Scientists: Methane Bubbles May Increase Along Washington, Oregon Coasts
Published 10/16/2015 at 5:02 AM PDT
By Oregon Coast Beach Connection staff
(Seattle, Washington) – A new study from oceanographers out of Seattle's University of Washington suggests that methane bubbles – or plumes – could be on the rise beneath the oceans just off the Oregon and Washington coasts. The worry is the frozen pockets of methane ice that exist just below the ocean floor, just under the sediment, could increase in activity and reach the surface, where they could hurry along the effects of global warming.
The researchers found some 168 plumes observed off the Pacific Northwest coastlines within the past decade, and a disproportionate number were at a critical depth that could spell trouble. While most were on the Washington coast, some were on the southern coast of Oregon as well.
H. Paul Johnson, a UW professor of oceanography, is the lead author on the study. He said it appears as if a warming ocean is contributing to the problem, and that these ice pockets that have been there for thousands of years may be thawing at a higher rate because the ocean is getting warmer much deeper.
Methane is a greenhouse gas and is known to have contributed greatly to enormous swings in the Earth's climate millions of years ago. Luckily for modern civilization, there are plentiful microorganisms that eat up the methane gas before it hits the surface.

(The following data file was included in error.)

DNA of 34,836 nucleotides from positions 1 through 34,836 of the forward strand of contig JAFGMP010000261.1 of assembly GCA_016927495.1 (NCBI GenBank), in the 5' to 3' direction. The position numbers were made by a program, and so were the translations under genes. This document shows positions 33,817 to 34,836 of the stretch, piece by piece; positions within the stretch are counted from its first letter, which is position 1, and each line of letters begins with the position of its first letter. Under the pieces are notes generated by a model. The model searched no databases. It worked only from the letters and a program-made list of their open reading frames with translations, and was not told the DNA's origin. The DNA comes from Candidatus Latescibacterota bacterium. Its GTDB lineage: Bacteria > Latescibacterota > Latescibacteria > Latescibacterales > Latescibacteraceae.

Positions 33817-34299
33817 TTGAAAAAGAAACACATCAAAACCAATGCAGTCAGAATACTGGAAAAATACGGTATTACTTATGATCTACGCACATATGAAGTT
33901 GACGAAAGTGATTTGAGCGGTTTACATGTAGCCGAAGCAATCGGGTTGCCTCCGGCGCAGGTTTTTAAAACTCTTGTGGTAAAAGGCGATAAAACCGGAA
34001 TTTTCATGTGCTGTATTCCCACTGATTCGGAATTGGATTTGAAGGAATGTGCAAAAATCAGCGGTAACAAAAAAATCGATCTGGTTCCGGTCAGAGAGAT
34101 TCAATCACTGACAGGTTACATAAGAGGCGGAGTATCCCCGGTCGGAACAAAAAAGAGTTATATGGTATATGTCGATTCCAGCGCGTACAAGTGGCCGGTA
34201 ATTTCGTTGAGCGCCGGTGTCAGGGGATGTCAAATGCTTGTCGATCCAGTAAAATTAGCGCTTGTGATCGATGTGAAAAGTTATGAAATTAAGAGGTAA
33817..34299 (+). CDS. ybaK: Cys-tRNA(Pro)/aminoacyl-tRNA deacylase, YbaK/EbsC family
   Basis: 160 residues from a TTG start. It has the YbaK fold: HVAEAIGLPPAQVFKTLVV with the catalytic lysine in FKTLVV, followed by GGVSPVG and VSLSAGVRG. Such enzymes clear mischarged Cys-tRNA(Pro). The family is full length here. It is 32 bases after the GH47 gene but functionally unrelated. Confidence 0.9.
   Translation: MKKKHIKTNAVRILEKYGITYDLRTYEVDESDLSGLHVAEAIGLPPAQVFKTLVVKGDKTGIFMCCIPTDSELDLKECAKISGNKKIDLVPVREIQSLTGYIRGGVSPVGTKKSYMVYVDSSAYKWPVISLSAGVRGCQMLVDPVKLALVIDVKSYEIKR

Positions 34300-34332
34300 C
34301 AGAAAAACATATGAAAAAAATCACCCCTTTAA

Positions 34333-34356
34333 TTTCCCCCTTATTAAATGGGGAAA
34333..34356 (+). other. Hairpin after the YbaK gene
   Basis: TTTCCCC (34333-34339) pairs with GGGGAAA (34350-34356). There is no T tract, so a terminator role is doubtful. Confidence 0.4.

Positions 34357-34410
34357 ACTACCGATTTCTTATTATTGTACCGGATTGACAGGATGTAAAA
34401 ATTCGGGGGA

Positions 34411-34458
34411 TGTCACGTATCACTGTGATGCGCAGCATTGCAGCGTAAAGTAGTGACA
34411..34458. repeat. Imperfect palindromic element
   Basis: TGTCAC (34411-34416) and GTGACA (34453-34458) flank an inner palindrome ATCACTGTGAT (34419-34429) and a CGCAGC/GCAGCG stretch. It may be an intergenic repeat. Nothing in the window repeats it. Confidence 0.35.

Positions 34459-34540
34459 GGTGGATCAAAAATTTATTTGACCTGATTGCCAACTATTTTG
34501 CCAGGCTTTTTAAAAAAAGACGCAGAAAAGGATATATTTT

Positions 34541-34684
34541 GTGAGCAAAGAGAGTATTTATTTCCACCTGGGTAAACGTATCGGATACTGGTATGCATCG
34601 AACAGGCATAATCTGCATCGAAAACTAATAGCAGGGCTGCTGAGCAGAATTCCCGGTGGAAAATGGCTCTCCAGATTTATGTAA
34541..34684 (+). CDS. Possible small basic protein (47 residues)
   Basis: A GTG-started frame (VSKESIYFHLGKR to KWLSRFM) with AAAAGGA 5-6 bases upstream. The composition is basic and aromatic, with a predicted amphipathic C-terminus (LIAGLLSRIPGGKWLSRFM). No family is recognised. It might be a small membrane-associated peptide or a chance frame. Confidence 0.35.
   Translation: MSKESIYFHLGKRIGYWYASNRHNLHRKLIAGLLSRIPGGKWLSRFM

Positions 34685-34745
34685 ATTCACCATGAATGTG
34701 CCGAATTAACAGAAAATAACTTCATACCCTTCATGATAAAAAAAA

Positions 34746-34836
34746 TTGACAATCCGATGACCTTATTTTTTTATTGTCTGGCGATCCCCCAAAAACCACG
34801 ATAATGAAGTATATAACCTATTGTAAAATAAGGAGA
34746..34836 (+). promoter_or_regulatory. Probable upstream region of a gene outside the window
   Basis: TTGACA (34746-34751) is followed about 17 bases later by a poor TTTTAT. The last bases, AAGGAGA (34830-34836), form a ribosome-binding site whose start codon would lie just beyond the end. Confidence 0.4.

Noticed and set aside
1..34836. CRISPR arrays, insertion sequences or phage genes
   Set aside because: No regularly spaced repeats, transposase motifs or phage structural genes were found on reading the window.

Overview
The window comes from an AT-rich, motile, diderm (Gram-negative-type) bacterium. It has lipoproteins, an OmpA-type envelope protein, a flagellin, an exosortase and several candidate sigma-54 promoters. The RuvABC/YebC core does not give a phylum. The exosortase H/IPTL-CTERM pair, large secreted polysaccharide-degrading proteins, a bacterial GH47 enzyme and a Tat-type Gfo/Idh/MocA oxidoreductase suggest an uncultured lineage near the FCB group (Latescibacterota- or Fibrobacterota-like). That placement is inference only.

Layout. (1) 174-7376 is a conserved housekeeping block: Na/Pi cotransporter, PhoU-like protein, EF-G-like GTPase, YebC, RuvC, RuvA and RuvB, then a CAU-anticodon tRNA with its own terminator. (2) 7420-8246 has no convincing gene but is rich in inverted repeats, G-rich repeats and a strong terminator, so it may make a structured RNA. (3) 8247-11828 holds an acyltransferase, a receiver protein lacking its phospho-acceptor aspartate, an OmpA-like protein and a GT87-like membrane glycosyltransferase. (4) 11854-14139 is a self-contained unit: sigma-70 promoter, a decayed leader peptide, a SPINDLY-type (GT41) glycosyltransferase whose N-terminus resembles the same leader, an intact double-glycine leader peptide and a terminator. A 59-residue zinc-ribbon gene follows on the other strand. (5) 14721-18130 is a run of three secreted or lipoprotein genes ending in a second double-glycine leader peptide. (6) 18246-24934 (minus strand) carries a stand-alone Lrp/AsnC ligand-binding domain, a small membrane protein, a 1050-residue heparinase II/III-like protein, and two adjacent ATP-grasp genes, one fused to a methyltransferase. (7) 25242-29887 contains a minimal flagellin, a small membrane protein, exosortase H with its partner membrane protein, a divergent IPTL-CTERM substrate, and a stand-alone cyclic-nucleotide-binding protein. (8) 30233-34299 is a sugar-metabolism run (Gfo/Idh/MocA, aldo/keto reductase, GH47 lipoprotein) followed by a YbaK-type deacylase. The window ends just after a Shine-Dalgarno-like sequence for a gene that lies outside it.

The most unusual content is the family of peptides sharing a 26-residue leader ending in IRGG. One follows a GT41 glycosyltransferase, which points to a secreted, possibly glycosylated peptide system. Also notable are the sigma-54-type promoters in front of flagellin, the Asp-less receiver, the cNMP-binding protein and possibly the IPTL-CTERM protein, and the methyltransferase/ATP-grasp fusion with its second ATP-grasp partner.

This uptick in methane plumes, Johnson said, could be pushing along some of the environmental changes already experienced by the Oregon coast's deeper waters, including the infamous and mysterious “dead zone” where oxygen becomes depleted in large areas.
Another potential consequence, Johnson said, is the destabilization of seafloor slopes where frozen methane acts as the glue that holds the steep sediment slopes in place. Things could shift and move below the waters off the Oregon coast and elsewhere.
Johnson said ocean water is being warmed at a depth of 500 meters, where many of these deposits lay. Much of the warming, however, apparently comes from a hot zone that was formed in the ocean off Siberia decades ago and has slowly moved here via currents.
The study was compiled from the work of research vessels from UW, earlier research and reports from fishermen.
Methane bubbles beneath the sea have recently entered some parts of popular culture as a handful of researchers have suggested sudden eruptions of these can theoretically cause a boat to capsize.
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